Jack, NYC

a life moving forward, after loss

Saturday night I went to a social-network event and ended up meeting someone. We chatted at the event for a couple of hours then moved to a quieter pub to chat for a couple more. We’re set to go out later this week. He seems like a nice guy, with the normal sort of life someone has around 40 and being divorced with kids. He made me laugh, a lot, and knew how to banter with me. That’s important, probably the biggest thing for me, beyond being reasonably hygienic and not living with his parents.

Much more about him doesn’t matter. I know enough by now to know that by Thursday a thousand things could come up to serve as an excuse for bailing. We’ve been texting on and off today, but even that means little. Show me a dozen single women in their late 30s and every one of them will have stories about guys who gave all the “go” signals and then disappeared into the ether. I don’t take it personally. Once you’ve found someone who’s loved you the right way — for me, Jack — you learn what the important things are. Waiting around or even worrying about whether a text message means X or Y is a waste of time.

Regardless. In all the time we talked, including basics of past serious relationships, I didn’t mention Jack. I don’t know why, really, since he asked if I’d been married and I told him not only about both marriages but also my long-term relationship with The Philosopher. I could have said something. I just didn’t.

Of course now I wonder why. Maybe I didn’t want the pity that usually comes along with that. I remember having sex with someone else the first time after Jack died and telling him afterward. That was awkward; probably more information than a random Brooklyn bartender working on Fire Island on Saturday nights wanted to know about the woman who dragged him to the beach after his shift ended. But it was cathartic for me, telling someone that what I’d done was different than just anyone in that situation.

Not-telling is a strange thing. I don’t like being the person who’s always mentioning it, something I’ve done frequently enough that it comes out half ten-second elevator speech and half a long made-up word: I met a guy and we were going to get married but he died. It’s the condensed version for non-sober people; people in recovery get a few more details: He kept relapsing and we broke things off so he could get well but then he died. But I’ve told it so often that the words just don’t want to come out so easily anymore. In my mind, it’s simpler: I loved him; he’s dead. I’m not shying away from the topic. I’m just tired of wearing it on my sleeve.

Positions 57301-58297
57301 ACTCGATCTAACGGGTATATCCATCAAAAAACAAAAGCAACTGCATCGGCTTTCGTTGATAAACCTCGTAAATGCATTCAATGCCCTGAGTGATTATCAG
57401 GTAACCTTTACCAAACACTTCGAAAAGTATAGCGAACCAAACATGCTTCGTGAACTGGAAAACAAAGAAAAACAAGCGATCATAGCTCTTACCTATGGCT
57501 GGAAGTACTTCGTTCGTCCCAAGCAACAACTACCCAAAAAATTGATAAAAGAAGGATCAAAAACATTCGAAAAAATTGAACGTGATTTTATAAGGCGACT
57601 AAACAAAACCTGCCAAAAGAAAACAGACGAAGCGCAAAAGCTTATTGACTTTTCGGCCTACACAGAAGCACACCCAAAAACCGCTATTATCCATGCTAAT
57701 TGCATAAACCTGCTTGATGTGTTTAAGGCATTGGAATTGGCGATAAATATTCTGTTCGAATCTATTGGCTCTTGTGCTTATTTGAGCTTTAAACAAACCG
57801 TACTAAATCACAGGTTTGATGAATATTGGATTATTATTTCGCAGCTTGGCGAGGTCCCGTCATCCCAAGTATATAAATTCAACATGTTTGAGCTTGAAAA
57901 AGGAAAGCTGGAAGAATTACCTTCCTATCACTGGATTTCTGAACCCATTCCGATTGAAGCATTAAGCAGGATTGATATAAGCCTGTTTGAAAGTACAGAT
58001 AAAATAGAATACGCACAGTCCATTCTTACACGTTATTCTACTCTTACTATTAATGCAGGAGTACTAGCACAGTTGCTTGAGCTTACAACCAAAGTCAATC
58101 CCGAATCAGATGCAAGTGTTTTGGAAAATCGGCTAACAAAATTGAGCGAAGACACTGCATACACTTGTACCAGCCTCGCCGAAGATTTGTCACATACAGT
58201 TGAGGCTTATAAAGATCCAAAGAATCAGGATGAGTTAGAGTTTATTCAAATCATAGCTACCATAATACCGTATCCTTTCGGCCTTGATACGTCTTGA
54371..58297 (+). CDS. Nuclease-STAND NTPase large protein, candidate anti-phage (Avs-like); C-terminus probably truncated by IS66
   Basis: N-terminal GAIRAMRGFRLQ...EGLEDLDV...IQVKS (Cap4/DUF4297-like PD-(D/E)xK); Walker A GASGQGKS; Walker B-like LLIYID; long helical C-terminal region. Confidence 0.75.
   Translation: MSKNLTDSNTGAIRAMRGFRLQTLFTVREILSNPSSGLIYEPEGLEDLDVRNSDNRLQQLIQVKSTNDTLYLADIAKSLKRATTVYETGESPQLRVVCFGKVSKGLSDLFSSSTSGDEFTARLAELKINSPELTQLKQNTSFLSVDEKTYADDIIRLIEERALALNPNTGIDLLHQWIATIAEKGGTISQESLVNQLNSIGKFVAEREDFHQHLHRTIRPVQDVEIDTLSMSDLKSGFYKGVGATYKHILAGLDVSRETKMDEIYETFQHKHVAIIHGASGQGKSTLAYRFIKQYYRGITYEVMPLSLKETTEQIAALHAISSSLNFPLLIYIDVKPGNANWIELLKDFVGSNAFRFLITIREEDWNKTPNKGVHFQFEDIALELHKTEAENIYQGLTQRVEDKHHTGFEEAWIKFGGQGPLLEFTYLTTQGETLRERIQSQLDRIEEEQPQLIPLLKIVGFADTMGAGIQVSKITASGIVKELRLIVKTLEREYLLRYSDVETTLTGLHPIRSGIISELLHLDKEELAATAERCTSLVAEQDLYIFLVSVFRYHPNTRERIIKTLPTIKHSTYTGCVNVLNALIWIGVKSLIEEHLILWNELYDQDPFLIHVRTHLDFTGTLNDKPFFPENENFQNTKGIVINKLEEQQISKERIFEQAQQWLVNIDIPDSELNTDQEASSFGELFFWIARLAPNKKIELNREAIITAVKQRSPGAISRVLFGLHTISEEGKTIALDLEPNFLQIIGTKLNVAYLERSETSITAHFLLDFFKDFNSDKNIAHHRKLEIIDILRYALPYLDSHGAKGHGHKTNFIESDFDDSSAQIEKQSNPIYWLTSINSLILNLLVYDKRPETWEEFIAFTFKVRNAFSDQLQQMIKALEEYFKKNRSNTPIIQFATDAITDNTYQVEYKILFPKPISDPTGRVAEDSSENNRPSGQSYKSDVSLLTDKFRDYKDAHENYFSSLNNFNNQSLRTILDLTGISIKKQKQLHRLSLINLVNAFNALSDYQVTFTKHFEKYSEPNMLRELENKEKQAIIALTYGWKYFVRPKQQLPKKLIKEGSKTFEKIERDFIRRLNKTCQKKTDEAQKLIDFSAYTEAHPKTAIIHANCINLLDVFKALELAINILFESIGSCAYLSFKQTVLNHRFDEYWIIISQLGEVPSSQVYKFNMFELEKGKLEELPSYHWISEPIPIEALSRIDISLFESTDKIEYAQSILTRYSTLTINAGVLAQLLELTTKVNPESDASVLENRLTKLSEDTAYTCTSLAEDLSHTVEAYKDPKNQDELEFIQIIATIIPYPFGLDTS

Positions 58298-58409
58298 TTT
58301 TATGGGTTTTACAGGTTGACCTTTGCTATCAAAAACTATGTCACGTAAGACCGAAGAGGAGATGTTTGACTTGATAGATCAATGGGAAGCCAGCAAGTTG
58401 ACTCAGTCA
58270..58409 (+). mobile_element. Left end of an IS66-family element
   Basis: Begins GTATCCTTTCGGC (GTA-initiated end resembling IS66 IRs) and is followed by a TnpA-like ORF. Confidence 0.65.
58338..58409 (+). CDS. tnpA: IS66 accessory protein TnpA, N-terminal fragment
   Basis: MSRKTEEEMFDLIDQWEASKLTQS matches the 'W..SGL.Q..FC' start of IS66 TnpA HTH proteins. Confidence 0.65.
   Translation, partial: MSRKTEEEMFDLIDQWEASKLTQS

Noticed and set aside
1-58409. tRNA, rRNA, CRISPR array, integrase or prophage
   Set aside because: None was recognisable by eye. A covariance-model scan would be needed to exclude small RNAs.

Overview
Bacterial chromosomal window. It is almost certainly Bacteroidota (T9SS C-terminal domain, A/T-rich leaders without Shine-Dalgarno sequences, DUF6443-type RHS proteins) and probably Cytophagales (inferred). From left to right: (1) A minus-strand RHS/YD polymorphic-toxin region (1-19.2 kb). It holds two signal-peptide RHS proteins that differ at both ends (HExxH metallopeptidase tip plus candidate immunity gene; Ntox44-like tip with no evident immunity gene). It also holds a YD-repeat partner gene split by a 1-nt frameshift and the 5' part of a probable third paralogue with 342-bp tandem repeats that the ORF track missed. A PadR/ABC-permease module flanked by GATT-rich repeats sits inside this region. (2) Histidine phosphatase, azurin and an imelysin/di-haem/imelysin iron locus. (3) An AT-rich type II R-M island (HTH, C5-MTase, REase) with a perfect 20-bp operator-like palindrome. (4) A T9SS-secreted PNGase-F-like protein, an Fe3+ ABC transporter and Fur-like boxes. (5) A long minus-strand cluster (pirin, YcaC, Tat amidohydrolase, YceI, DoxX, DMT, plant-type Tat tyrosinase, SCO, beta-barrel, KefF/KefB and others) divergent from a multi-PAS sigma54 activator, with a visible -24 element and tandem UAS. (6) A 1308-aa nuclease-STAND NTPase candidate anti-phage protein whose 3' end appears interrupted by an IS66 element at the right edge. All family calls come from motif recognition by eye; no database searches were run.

But today I’ve been thinking of the flip side of not-telling: if relationships move forward, either friendships or romances, there’s some point where you have to tell. It’s just too big a part of me to have that little Jack-shaped hole in my heart remain hidden. Maybe the not-telling is protecting myself, not wanting to be That Woman, some sort of tragic figure holding on forever. I don’t think so, though. I think it’s more that I’ve become more than a woman who lost the love of her life. I’ve become someone who, yes, suffered that loss… but who is moving (or, in many ways, has moved) forward.

That’s weird to realize. There are still days — moments, really — when I get sad thinking of Jack. If I really allowed myself to think about the specifics in those moments, I’d likely have a difficult time getting out of them without a total sobbing session. But mostly I am moving on. He’s someone I want around when I’m already feeling sad — I have this wacky fantasy that my life would be perfect and I’d be safe if he’d only lived — but is no longer the source of my sadness. Grief finds me when I’m weak and intensifies what I’m feeling, but it no longer makes me weak all by itself.

If you’ve ever lost someone you’ve loved romantically, you know how tremendous this is. Twenty-nine months ago, the idea that I’d ever reach a place in which grief wasn’t the overwhelming factor in my life was outlandish. But here I am. Here we all are — or can be — if we put one foot in front of another and keep walking. The steps, one by one, were sometimes (often) difficult but together they brought me here.

Who knows what will happen with this guy or a dozen guys after. All I know today is that he makes me laugh and I feel good about the person he seems to be, and that I didn’t tell him about Jack, even though I could have. That’s enough. If I could get “here” from the “there” of deep grieving by putting one foot in front of the other, I can do it to get from today’s “here” to a different “there.” All I have to do is keep walking.